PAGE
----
Slide 8 of 8: About 40 miles outside of the Great Smoky Mountains National Park, Grove Park Inn’s original builder Edwin Wiley Grove wanted to design a lodge that reflected the “majesty of the mountains,” according to historical records from the National Park Service. His concept called for building the lodge with natural rough stones from nearby mountains. Local architects couldn’t grasp the idea, so he enlisted his son-in-law, who had no formal training, to design the building. Grove Park Inn was built in five sections to resemble the rise and fall of a mountain range. Granite boulders quarried from Sunset Mountain were used in its construction, including the inn’s chimneys.

1. Sage Lodge in Pray, Montana

Forest ranger stations served as a muse for Sage Lodge, a hotel that opened in 2018 in Paradise Valley, located 35 miles outside Yellowstone National Park. While designing the hotel, the architecture team with Jensen & Frey climbed into a telescopic front wheel loader to scout the best views for the two-story hotel, as well as to make sure they were aligning the lobby with a straight shot of Emigrant Peak, a stunner that juts from the Absaroka Mountains. What’s more, dark sky standards were followed to limit light pollution and preserve the night sky for stargazers.

2. Devil’s Thumb Ranch in Tabernash, Colorado

A year-round heated pool at Devil’s Thumb Ranch breaks from the traditional rectangular shape so it can instead resemble a natural pond, complete with curved ledges and a smooth river rock bottom. The mountain ranch—which is about 1 1/2 hours from Denver—is classically Colorado: It’s rustic, but luxe; room views show off the Continental Divide; and guests here can go cross-country skiing on the property or be a part of a cattle drive. But, there’s also some Oregon influence as the the main lodge resembles Timberline Lodge on Mt. Hood, which is where owners Bob and Suzanne Fanch like to spend their vacation time.

3. Red Mountain Resort near St. George, Utah

When it comes to national parks, Utah is spoiled. The state is home to the “Mighty Five,”—Arches, Canyonlands, Capitol Reef, Bryce Canyon, and Zion. The architecture for Red Mountain Resort in southern Utah was inspired by its nearby national parks as well as State Canyon State Park. Red-orange buildings are a nod to the red sandstone of Snow Canyon, while arched windows pay homage to the famed natural arches in Zion and Arches national parks. Plus, the resort’s landscaping includes a water feature that creates an “oasis-in-the-desert” feeling much like Zion’s lush river gorge.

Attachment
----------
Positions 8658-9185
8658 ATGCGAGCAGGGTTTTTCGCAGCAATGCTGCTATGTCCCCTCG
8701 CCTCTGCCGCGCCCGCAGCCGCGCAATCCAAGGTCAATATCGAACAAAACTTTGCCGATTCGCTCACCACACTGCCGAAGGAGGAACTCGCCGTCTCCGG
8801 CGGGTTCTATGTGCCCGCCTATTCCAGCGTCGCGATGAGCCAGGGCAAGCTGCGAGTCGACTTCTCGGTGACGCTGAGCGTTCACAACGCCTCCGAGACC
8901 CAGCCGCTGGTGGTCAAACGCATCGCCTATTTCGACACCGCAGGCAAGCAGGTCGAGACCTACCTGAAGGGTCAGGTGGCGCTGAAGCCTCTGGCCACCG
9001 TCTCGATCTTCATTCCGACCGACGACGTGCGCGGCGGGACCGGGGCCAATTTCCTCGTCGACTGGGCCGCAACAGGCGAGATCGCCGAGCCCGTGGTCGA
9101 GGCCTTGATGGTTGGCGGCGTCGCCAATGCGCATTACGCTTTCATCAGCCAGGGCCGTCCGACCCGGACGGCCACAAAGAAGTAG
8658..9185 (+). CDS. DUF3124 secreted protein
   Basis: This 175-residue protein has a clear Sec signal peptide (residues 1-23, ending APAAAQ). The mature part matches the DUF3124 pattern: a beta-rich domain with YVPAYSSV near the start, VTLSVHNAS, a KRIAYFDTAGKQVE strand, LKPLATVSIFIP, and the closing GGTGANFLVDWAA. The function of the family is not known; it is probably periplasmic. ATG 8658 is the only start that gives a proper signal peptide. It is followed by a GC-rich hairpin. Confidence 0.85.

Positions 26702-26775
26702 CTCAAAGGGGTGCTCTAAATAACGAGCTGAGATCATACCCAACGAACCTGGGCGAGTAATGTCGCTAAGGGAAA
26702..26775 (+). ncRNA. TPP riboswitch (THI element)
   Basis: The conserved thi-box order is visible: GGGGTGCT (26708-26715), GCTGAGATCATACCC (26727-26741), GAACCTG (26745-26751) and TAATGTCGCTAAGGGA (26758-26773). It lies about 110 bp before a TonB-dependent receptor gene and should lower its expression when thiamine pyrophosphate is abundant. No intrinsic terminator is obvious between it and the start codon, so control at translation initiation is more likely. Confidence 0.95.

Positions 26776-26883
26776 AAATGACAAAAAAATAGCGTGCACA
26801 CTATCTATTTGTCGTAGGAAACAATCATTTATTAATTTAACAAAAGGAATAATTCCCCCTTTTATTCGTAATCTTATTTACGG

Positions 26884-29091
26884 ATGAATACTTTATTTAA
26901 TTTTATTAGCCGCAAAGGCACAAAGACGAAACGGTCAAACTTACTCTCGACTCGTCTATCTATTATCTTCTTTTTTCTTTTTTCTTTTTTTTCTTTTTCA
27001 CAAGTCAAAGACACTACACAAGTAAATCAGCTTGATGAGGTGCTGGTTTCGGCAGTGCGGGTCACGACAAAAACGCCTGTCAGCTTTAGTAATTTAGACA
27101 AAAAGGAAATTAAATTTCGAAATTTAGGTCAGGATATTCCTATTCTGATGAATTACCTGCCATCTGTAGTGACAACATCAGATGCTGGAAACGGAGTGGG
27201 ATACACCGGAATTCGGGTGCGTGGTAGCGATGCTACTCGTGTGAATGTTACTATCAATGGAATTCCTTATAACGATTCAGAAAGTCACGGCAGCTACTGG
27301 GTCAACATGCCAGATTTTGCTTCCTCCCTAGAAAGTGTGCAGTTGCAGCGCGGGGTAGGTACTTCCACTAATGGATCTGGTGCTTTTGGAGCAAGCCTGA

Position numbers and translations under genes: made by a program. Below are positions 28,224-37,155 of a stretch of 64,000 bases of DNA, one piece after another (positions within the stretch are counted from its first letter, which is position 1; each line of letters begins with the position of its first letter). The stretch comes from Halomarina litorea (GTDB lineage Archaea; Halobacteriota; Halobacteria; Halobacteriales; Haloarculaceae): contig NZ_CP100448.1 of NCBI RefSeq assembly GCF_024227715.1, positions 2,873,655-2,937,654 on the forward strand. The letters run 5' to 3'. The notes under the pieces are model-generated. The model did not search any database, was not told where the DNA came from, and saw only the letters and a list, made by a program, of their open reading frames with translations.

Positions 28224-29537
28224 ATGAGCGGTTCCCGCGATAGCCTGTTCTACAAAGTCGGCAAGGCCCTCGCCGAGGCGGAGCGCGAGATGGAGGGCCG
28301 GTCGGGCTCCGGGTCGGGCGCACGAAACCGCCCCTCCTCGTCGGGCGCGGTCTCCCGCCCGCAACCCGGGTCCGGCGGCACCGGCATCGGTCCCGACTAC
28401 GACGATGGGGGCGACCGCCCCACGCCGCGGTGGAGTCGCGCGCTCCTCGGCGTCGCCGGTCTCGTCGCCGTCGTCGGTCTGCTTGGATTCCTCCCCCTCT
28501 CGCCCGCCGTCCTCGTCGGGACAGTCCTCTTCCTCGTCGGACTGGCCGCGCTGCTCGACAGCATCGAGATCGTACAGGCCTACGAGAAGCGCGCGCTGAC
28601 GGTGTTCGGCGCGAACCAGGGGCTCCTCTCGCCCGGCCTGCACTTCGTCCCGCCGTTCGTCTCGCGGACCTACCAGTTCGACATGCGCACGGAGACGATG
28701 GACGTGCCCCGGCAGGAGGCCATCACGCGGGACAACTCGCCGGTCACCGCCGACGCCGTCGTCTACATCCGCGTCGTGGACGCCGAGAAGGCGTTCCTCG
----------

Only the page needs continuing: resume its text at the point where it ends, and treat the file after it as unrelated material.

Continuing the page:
4. Emirates One&Only Wolgan Valley in New South Wales, Australia

While “parkitecture” is a term coined in the United States—and is specific to lodging resembling America’s national parks—there are other examples of parks-inspired architecture throughout the world. Emirates One&Only Wolgan Valley is a 7,000-acre resort in the Greater Blue Mountain located between two national parks, the Wollemi National Park and the Gardens of Stone National Park (about 2 1/2 hours from Sydney). Architects Turner + Associates and designer Chhada Siembieda incorporated Australia’s natural color palette by sourcing timber and sandstone sourced within a 60-mile radius of the property. The villas are made of natural wood and stone that was sourced locally as well. Expect cameos by kangaroos and wallabees.

5. Shipwreck Lodge on Skeleton Coast, Namibia

The eco-friendly cabins at Shipwreck Lodge are eerie, but in a cool way. The cabins are propped on sand dunes near the Atlantic Ocean and designed to mimic the 20th century shipwrecks that dot Namibia’s Skeleton Coast National Park, which is known as the “world’s largest ship cemetery”. Fog from the ocean lends a cinematic effect. Included in the stay is a visit to the mysterious Suiderkus and Karimona shipwrecks.

6. Jackson Hole Lodge in Jackson, Wyoming

Jackson Hole Lodge, originally built in 1941, gets bragging rights for being the oldest continuously operating hotel in Jackson, Wyoming. The hotel incorporates “parkitecture” with original paneling made from lodgepole pine sourced from the nearby Bridger-Teton National Forest. Visitors here can choose their own national park adventure by visiting Grand Teton National Park, about which President Theodore Roosevelt once remarked, “This is how mountains are supposed to look”, or pay “Old Faithful” a visit in Yellowstone National Park.

7. Omni Grove Park Inn in Asheville, North Carolina

About 40 miles outside of the Great Smoky Mountains National Park, Grove Park Inn’s original builder Edwin Wiley Grove wanted to design a lodge that reflected the “majesty of the mountains,” according to historical records from the National Park Service. His concept called for building the lodge with natural rough stones from nearby mountains. Local architects couldn’t grasp the idea, so he enlisted his son-in-law, who had no formal training, to design the building. Grove Park Inn was built in five sections to resemble the rise and fall of a mountain range. Granite boulders quarried from Sunset Mountain were used in its construction, including the inn’s chimneys.